Alemtuzumab & MS

A few days ago (April 15th 2010), Medical News Today reported on the use of Alemtuzumab for the treatment of MS. The research in question reported that a significant percentage of MS patients who received Alemtuzumab remained free of clinically-active disease.

More precisely, 71% of the patients treated with alemtuzumab remain free of clinically-active disease as much as three years after most patients received their last course of the investigational compound. The data were presented at the American Academy of Neurology annual meeting.

This trial was compared Alemtuzumab to Rebif® (interferon beta-1a) in patients with early, active, and relapsing-remitting MS, who had received no prior therapy. For the details of the trial and more on the results visit the Medical News Today website link to the right ; )

What I think is important to highlight from this trial is that researchers believe Alemtuzumab to target the immune system cells responsible for the cellular damage (found in multiple sclerosis), while sparing other immune system elements.


Groundbreaking MS research to be announced April 10-17th

From the Medical News Today website (article dated April 14th 2010, see under Links to the right)

At the American Academy of Neurology (AAN) Annual meeting, among other things, a potential new drug for the treatment of MS, and surprising trends showing a reduction in the disease’s severity…

Teriflunomide, is an investigational oral medication for relapsing-remitting multiple sclerosis (RRMS)… The study analyzed teriflunomide added to ongoing treatment with glatiramer acetate, a currently prescribed medication, and determined that teriflunomide was safe and effective as part of combination therapy.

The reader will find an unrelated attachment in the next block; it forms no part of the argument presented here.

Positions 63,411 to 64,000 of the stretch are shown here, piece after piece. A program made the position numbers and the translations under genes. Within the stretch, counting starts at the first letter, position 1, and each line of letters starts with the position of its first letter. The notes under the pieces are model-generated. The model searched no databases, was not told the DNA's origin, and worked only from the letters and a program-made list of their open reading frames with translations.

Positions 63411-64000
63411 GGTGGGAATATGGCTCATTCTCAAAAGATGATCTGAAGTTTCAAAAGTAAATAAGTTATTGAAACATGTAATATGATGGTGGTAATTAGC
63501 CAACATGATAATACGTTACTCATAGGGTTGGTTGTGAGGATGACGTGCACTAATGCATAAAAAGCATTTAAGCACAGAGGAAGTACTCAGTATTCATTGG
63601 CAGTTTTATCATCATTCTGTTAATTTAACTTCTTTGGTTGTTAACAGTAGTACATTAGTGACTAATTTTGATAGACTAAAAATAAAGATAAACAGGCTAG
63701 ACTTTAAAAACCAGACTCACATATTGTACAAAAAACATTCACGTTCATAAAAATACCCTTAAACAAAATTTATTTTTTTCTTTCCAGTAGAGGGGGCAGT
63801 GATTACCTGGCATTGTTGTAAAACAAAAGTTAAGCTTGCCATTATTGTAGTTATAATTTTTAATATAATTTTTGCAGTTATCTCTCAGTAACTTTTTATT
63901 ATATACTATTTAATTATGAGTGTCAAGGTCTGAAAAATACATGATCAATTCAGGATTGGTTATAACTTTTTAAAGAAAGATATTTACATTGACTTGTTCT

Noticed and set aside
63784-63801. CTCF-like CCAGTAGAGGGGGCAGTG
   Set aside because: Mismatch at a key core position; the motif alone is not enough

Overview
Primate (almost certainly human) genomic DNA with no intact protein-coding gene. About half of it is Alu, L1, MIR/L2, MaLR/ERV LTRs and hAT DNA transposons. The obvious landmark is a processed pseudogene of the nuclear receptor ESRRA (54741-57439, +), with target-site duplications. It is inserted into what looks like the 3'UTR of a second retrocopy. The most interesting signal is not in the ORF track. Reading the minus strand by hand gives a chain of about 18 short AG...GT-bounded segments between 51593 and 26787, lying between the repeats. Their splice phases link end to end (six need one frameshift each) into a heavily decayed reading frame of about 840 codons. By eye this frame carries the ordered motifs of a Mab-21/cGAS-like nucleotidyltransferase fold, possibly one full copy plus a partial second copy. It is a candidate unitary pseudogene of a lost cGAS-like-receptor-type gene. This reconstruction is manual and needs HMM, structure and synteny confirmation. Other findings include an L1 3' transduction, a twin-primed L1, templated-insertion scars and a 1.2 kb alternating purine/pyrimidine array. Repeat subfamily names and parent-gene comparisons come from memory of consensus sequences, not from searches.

And most important of all:

MRI studies revealed that teriflunomide also proved to be effective at reducing the size and volume of lesions on the brain.

“While our study was designed to evaluate the safety of teriflunomide, we determined that in addition to being safe it was also effective in reducing the size and number of lesions in people with RRMS,” said Aaron Miller, MD, Professor of Neurology, and Medical Director of the Corinne Goldsmith Dickinson Center for Multiple Sclerosis, Mount Sinai School of Medicine.

“Further data are required to evaluate efficacy of this combination therapy, but the results are promising.”

One can just comment…that it really sounds like the data is promising! if this drug manages to REDUCE the size AND volume of lesions on the brain…wow!

Involuntary laughing or crying? – PBA & MS

Ever started laughing uncontrollably and for no reason?? It happened to me just a few weeks ago…I simply couldn’t stop…and now I just read an article in Medical News Today (14.04.2010) that talks about PBA – the pseudobulbar affect. Here, I gathered the most relevant things from the article: